PLANNING UNIT IS A LONDON-BASED DESIGN STUDIO consisting of co-founders Nick Hard and Jeff Knowles and designer James LeBeau-Morley. It’s a reincarnation of a design studio by the same name which was started by Nick’s grandfather in the 1960s, who found early success working alongside Knoll Furniture.

When Nick and Jeff relaunched the studio in 2011 they announced Knoll Furniture as a key client, and have since added big names to their roster including Salomon, Paris Saint-Germain FC, Design Museum and D&AD. They recently worked with the BBC Global Experience Language team to develop a suite of icons to be used across the BBC’s digital platforms.

The trio spoke to Slanted Mansion about how they got here and what’s on the horizon for the up-and-coming studio.

Nick, Jeff and James work predominantly from a shed, aka the Shedio™, in Nick’s garden in Essex, where he lives with his family.

Jeff: “It’s funny because in the beginning we went to a lot of meetings and we were a bit apprehensive about mentioning where we worked. We were at meetings at places like the BBC and the question would come up, ‘where are you based?’ It just spilled out of Nick’s mouth… ‘We work in a shed at the bottom of the garden!’ And they were like ‘brilliant, absolutely love it!’”

Nick: “People realise it’s cheaper and it’s clever starting up a business without all those overhead. It’s good when the weather’s warmer and you can have the door open.”

Having only made the transition from graphic designers to business owners in the past few years, Nick and Jeff have had to spend less time on the creative side of things and more time on the management of a successful design studio.

Nick: “There’s things like putting together a proposal which we didn’t really have a clue about in the beginning. I was just saying the other day that the design side of things gets easier, it’s actually getting the work [which is the hard bit]. With the BBC project, doing it was just a matter of hard work and making it happen. But getting the work involved a pre-qualification questionnaire, an invitation to tender… it’s this whole process which we were never involved with before.”

James: “When I graduated you don’t really think about all the background things that happen before a project starts. To get the project you kind of just assumed that they get dropped in your lap. There are some days when you’re like, I haven’t even opened Photoshop or Illustrator at all today because all I’ve been doing is filling out forms and emailing people and organising. But you don’t seem to mind because if you want to start your own business then part of you should enjoy the running of the business as well as the creative side of it. Otherwise you’re just a graphic designer, not a graphic design business.”

Nick: “When you’re in the studio you want to make things as creative and as beautiful as you possibly can, but then when you’re running it and you know that time costs money, you have to analyse how it all works really.”

DIP = Do it properly. A little reminder that gets shifted around when one of them make a mindless error

As seasoned players in the London graphic design scene, Nick and Jeff had different experiences breaking into the industry than today’s graduates.

Jeff: “Interning wasn’t around so much when [Nick and I] were looking for jobs. You literally traipsed the street with your portfolio looking for a job. You didn’t finish university then think ‘right, I’m going to intern for two or three years now.’ It’s just ridiculous that this is the case. But I suppose there are a lot of people coming out of uni now who want to be graphic designers.”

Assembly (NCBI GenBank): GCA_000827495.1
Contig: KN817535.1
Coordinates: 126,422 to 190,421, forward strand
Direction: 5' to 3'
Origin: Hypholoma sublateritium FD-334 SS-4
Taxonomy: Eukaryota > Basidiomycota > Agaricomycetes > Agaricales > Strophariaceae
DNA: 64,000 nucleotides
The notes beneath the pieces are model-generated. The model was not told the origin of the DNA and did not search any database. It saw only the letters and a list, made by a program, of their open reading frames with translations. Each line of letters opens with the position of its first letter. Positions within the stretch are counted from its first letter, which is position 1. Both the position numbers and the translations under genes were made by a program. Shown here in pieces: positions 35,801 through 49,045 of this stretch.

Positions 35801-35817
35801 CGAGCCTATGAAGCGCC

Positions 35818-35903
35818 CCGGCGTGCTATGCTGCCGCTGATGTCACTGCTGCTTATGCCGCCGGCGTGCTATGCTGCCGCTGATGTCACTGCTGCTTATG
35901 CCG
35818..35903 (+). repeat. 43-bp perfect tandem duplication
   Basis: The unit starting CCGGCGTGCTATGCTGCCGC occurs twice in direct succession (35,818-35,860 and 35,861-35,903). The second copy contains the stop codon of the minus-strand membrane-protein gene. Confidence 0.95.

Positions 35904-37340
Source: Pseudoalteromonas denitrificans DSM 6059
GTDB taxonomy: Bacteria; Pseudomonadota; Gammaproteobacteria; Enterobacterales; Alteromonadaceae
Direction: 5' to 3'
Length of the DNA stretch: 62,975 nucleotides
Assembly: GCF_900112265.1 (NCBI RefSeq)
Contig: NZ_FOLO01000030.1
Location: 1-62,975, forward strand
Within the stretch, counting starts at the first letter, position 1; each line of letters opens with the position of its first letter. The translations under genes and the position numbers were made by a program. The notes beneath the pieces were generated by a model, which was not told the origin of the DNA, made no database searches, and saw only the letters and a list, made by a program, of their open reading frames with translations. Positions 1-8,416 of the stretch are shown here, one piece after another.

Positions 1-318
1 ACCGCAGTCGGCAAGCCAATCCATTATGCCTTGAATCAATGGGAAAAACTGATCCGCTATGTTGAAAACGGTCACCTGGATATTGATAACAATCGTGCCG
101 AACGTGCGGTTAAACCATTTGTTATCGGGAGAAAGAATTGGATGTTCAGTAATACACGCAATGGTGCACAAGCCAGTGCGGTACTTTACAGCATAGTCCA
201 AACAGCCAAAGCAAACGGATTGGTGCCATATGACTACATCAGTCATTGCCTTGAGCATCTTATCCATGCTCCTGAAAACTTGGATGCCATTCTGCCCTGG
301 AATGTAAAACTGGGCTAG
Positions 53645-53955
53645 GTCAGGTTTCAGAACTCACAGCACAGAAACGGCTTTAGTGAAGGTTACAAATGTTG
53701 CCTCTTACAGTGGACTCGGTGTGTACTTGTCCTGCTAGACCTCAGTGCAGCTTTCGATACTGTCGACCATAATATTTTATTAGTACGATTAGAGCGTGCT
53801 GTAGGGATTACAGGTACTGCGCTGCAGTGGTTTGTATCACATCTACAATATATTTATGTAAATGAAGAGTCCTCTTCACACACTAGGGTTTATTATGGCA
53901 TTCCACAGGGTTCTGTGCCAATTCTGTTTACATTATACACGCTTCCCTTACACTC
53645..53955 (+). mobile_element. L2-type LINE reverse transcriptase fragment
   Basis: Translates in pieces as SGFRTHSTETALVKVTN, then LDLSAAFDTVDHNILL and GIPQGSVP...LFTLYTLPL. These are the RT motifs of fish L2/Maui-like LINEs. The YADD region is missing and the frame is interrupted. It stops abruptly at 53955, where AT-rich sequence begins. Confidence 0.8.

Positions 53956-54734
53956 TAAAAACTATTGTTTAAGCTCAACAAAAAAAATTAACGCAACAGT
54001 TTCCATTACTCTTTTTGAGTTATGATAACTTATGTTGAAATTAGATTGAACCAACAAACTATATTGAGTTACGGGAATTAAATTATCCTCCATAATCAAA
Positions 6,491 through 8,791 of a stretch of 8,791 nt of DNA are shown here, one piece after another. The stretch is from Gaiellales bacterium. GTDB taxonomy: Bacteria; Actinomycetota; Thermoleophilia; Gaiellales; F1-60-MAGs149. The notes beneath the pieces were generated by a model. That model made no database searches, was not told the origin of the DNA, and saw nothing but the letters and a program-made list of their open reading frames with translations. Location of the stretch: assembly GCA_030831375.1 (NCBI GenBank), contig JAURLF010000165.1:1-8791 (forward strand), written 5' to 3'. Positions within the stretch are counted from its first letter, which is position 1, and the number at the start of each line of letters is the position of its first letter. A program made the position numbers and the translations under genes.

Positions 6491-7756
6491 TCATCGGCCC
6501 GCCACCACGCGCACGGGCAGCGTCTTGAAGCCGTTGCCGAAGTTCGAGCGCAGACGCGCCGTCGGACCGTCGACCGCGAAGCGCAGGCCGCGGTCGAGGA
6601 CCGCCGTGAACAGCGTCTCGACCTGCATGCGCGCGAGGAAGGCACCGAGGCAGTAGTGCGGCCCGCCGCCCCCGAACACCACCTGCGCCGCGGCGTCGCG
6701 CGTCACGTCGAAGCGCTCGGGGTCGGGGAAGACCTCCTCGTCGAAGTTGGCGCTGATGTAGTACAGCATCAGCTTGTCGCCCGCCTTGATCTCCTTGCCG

Nick: “I did a few. I was at Attik for three months and some other smaller companies. We’ve talked about it. I don’t think it’s the right thing for us. With our studio where we are now, an intern… well obviously there’s nowhere for them to sit, but it would also take up a lot of time, so it would be counterproductive. We knew James could come on board and just do stuff; the BBC Icon project, he came straight onto that and did a great job.”

James: “If universities prepared students for working life better, they could graduate and get a job and not have to learn by interning. It’s almost like there’s no confidence in graduates. Everyone’s a bit like, you need to quickly learn in three months actually how it is, because university taught you some basics, but not industry-specific lessons that we now have to teach you.

“I did an internship at Research and got a job there then I left and did freelance for two years. I worked on and off with these guys as they set up Planning Unit. Then they got too busy and needed my help.”

Nick (laughing): “We’ve just gone from freehand to Adobe Illustrator full time so that’s why we’ve got James to help us.”

Planning Unit’s modus operandi is discovering the unique voice and vision of its clients.

Jeff: “Clients seem surprised by how much information we want to know about them. We go to meetings saying, ‘Right, we’re going to ask you loads of what you will think are stupid questions.’ The better you know your client, the better job you can do for them. Even knowing things that won’t have any bearing on the visual outcome help you understand who and what you’re designing for. You can do a better job.”

Since their interview with Slanted Mansion, Planning Unit has relocated to an office off Broadway Market, East London. Find out more about the design studio here.

More 'original' Planning Unit memorabilia
Not only is there a shed in the backyard, but a treehouse!
Planning Unit work: BBC suite of icons to be used across all digital platforms Planning Unit work: 'S P E C I E S' book produced for the 48 page "Projects" section of first Issue of Computer Arts Collections Planning Unit work: Salomon Snowboards / Bonfire / Nikita trade show booth – Bonfire Ice Block, ISPO, Munich, 2013